Replicative DNA helicases are ring-shaped hexamers that play an essential role in chromosomal DNA replication. They unwind the two strands of the duplex DNA and provide the single-stranded (ss) DNA substrate for the polymerase. The minichromosome maintenance (MCM) proteins are thought to function as the replicative helicases in eukarya and archaea. The proteins of only a few archaeal organisms have been studied and revealed that although all have similar amino acid sequences and overall structures they differ in their biochemical properties. In this report the biochemical properties of the MCM protein from the archaeon Thermoplasma acidophilum is described. The enzyme has weak helicase activity on a substrate containing only a 3′-ssDNA overhang region and the protein requires a forked DNA structure for efficient helicase activity. It was also found that the helicase activity is stimulated by one of the two T.acidophilum Cdc6 homologues. This is an interesting observation as it is in sharp contrast to observations made with MCM and Cdc6 homologues from other archaea in which the helicase activity is inhibited when bound to Cdc6.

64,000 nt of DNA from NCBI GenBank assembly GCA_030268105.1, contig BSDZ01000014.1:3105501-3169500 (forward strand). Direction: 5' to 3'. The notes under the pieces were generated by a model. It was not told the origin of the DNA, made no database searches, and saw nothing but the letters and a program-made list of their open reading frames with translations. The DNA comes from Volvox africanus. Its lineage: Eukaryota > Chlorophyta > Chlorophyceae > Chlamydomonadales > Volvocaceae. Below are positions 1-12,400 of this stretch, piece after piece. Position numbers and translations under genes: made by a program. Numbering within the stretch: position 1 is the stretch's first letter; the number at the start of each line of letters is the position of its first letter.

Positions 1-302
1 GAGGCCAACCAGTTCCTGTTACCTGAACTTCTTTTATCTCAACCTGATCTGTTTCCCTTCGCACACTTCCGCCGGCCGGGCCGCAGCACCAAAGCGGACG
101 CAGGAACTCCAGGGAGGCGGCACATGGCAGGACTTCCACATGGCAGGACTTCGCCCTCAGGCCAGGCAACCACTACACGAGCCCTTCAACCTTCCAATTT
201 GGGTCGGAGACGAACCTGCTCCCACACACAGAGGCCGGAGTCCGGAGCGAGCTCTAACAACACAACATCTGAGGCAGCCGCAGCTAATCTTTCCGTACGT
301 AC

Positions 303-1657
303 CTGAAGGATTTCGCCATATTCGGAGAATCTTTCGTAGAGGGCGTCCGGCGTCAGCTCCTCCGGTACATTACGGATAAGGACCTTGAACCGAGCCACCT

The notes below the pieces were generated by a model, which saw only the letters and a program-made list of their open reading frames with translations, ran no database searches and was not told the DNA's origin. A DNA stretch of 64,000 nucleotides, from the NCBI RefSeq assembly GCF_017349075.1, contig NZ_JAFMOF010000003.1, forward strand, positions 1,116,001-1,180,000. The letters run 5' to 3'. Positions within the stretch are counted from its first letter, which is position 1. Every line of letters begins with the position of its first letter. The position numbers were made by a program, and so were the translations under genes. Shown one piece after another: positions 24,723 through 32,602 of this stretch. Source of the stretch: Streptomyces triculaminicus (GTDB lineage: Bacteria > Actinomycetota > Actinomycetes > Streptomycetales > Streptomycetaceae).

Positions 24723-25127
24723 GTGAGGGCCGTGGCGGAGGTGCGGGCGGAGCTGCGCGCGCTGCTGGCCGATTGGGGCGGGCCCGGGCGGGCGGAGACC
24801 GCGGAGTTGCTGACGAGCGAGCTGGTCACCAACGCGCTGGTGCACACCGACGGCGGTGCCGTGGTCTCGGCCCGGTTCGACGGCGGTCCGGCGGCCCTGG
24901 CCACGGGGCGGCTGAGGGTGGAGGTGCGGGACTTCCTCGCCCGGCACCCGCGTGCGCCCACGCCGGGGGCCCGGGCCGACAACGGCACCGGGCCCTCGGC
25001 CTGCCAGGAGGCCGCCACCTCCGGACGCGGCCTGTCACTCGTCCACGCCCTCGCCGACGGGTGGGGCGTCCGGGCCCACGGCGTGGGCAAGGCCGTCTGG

The Cdc6 proteins from the archaeon Methanothermobacter thermautotrophicus were previously shown to bind double-stranded DNA. It is shown here that the proteins also bind single-stranded DNA. Using minichromosome maintenance (MCM) helicase mutant proteins unable to bind DNA, it was found that the interaction of MCM with Cdc6 inhibits the DNA binding activity of Cdc6.